I think that what you have got–

Sandra Day O’Connor:

But if you adopt the substantial relationship test, that is precisely the test which CA5 has used to reach that kind of worker as well.

Carolyn P Corwin:

Well that… that’s so, although I think then you get into the question of whether they have correctly applied the substantial relationship test, and I think clearly as to the body of offshore oil workers that we’re talking about in this case, there’s really no question that they have properly applied that test.

But I don’t think the ’84 amendments really tell you much one way or the other about the case we have here.

Now this court has recognized that Congress in 1972 clearly intended to end this anomaly of walking in and out of coverage with respect to longshoremen and ship repair types, the people who are the more familiar sort of employees covered by the Act, but there were always other employees covered by the Act, including people like, of course, the construction worker in Perini, including people like Mr. Gray, who by necessity is on water part of the time as a regular part of his employment.

It is of necessity in the offshore oil industry because these structures are out in the middle of the ocean.

They are surrounded by water on four sides, and it is inevitable that in the course of performing duties, people are going to be going on and off the water.

We don’t think there is a reason to think that Congress meant to eliminate the anomaly of walking in and out of coverage with respect to these more familiar longshoremen and ship repair people, but to leave the same sort of anomaly, the walking in and out of coverage, with respect to these other employees who have been found by the courts to be covered during part of their activity, while they were on actual navigable waters.

I think that is precisely the sort of thing Congress was trying to get away from in 1972.

Now, offshore oil workers like Mr. Gray are inherently amphibious, as I have said.

They are a far cry from the truck driver who comes from an inland point, who drops off his cargo in the terminal, and who goes back to the inland point.

Congress wanted to exclude those sorts of people when it used the status requirement, the maritime employment requirement… here we’ve got someone who is in a much different situation, who works constantly on or directly adjoining water virtually the whole time.

And I think it may be worth noting in response to Justice Powell’s question about the Lousiana compensation statute, at the time Congress was considering this problem, it noted that the state compensation benefits were quite low, and I would point out that Lousiana in fact was the lowest of the examples that Congress set out in its report.

So if you’re concerned about that sort of discrepancy, so was Congress.

By way of perspective, I think it is useful to take a minute to look at the pre-1972 situation of offshore oil workers.

Substantial categories of these workers were covered, as Justice O’Connor’s questions have suggested, and I think it is worth noting that the suggestion in some of the briefs in this case, the amicus briefs, that somehow by finding coverage for Mr. Gray, the Court would be bringing a whole new industry within the Longshoremen’s Act, is not so at all.

It is really inaccurate to say that.

Obviously, most directly, Congress had provided under the Outer Continental Shelf Lands Act for coverage, so if you had an oilfield that spanned both sides of the three-mile line, the employer knew that he would be subject at least outside that three-mile boundary to the longshoremen’s regime.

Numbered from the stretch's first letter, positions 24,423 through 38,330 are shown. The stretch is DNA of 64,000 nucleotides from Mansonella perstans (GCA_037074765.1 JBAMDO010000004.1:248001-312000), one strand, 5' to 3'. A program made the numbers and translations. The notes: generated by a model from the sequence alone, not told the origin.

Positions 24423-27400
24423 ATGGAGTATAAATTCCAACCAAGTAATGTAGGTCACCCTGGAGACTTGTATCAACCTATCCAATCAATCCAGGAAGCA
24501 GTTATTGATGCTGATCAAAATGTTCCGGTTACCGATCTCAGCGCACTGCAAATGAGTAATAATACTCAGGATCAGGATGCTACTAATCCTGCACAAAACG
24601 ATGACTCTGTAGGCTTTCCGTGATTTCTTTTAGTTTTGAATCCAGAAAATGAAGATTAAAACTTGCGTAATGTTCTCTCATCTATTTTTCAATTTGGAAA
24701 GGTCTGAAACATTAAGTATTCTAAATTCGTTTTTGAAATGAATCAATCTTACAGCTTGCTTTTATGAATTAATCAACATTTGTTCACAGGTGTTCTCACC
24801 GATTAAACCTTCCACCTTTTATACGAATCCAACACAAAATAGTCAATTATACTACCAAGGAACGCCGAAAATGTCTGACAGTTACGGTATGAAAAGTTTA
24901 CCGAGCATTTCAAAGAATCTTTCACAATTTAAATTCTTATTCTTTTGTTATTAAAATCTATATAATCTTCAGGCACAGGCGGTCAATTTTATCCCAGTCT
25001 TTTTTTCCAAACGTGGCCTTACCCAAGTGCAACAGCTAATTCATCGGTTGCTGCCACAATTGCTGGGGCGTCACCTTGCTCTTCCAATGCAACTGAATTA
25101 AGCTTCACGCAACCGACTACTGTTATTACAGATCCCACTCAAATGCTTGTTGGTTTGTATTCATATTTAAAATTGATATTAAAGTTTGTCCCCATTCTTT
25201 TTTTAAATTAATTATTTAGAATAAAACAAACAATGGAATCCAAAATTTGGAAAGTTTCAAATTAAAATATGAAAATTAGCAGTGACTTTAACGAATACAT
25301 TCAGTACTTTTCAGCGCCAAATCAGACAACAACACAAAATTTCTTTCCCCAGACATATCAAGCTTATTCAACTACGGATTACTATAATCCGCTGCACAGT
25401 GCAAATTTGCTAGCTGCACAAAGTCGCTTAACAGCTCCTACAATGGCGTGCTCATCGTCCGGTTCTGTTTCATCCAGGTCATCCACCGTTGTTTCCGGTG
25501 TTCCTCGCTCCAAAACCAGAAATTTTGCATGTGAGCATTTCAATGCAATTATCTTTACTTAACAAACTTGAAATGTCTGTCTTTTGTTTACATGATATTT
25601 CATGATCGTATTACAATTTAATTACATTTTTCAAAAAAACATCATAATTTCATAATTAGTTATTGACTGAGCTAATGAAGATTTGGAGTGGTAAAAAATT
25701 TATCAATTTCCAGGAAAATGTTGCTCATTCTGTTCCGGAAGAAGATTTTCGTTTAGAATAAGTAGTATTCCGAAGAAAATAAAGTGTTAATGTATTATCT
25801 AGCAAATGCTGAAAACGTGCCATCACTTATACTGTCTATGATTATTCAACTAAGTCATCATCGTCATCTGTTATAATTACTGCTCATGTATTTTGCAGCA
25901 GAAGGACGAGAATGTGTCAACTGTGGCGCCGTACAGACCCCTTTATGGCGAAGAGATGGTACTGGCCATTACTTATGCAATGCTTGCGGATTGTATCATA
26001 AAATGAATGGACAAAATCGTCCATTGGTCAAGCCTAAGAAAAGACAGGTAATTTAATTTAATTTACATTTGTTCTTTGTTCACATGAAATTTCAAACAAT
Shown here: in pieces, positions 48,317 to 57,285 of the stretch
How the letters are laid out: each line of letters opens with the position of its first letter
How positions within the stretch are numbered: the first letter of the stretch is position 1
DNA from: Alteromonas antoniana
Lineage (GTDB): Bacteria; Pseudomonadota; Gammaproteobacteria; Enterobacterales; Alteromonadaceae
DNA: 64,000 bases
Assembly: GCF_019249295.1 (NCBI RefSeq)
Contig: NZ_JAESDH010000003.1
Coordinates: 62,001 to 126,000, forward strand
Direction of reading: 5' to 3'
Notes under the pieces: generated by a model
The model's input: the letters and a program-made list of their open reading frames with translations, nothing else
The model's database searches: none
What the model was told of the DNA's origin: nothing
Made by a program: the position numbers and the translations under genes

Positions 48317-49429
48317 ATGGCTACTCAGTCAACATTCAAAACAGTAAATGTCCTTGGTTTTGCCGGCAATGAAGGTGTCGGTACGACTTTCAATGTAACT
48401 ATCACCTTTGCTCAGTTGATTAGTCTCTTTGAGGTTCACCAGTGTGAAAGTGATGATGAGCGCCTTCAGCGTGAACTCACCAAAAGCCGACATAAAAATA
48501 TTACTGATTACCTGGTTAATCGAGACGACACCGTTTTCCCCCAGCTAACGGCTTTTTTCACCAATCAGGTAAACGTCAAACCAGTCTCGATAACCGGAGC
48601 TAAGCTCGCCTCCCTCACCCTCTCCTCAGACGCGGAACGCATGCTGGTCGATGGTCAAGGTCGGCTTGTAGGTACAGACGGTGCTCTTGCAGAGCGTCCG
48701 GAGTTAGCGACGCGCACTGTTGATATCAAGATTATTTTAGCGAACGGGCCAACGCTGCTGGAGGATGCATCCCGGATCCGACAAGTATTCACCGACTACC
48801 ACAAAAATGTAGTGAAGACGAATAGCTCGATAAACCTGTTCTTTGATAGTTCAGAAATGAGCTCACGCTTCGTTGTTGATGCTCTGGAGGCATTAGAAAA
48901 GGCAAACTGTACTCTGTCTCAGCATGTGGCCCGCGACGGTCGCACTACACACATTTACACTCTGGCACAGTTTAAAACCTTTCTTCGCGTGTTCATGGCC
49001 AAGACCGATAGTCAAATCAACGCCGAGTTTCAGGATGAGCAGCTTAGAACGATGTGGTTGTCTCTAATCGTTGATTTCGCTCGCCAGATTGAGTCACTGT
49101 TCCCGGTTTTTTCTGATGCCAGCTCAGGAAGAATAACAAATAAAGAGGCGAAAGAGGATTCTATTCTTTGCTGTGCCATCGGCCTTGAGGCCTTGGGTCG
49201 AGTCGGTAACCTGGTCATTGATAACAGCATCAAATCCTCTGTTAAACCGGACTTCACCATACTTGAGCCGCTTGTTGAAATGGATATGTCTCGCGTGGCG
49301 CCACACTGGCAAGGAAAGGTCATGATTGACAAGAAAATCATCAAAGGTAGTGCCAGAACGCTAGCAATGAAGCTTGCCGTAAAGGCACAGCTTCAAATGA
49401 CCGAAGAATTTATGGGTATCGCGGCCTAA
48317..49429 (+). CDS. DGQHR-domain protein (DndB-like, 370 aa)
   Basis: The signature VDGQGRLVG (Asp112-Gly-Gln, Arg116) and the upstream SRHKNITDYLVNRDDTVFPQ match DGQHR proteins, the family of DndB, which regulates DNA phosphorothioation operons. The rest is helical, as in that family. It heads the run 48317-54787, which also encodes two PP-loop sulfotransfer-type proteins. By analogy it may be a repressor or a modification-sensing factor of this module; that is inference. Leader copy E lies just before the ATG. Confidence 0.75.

But you also had people who were inside the three-mile boundary.

You had the people on these movable rigs.

Carolyn P Corwin:

And some of these movable rigs, while they qualify as vessels, look very much like fixed rigs.

There are these jack up rigs that have legs that extend and retract, and they can sit right down on the seabed floor.

Those people, if they did not qualify as the longshoremen’s scheme, and you would also have situations like that of Mr. Gray in which you had someone who was traveling between fixed platforms, and who would be covered if his injury was on actual navigable waters during that sort of travel.

And they would continue to be covered under the Perini haven’t mentioned are those like that of Mr. Gray, who was injured while he was working on a fixed platform inside the three-mile limit.

He would be sort of an odd man out before 1972.

it probably wouldn’t have been on actual navigable waters.

But his situation in which he was having to go back and forth on actual navigable waters and on the fixed platforms, and depending on the circumstances, possibly to a movable rig, and certainly to the Outer Continental Shelf, certainly suggests that Congress would have wanted to solve his situation.

Mr. Shelton of the Drilling Contractors Association testified before Congress when it was considering these amendments, and he said the same thing that Mr. Brown has said.

This is an area in which people are subject to job by job assignments.

You have workers going out to different structures.

The employers are confused because there is the series of compensation systems, and whether an employee is covered under one as opposed to the other may depend on what kind of structure he is on.

Extending coverage to a situation like this is clearly consistent with the sort of rationalization that Congress was attempting to achieve in 1972.

Lewis F. Powell, Jr.:

May I ask you, are there any words, any language in the 1972 amendment that supports your position?

Carolyn P Corwin:

Well, we think that this Court has noted that Congress used some broad language in amending the statute in 1972, and we do think it is clearly broad enough to encompass a situation like this one.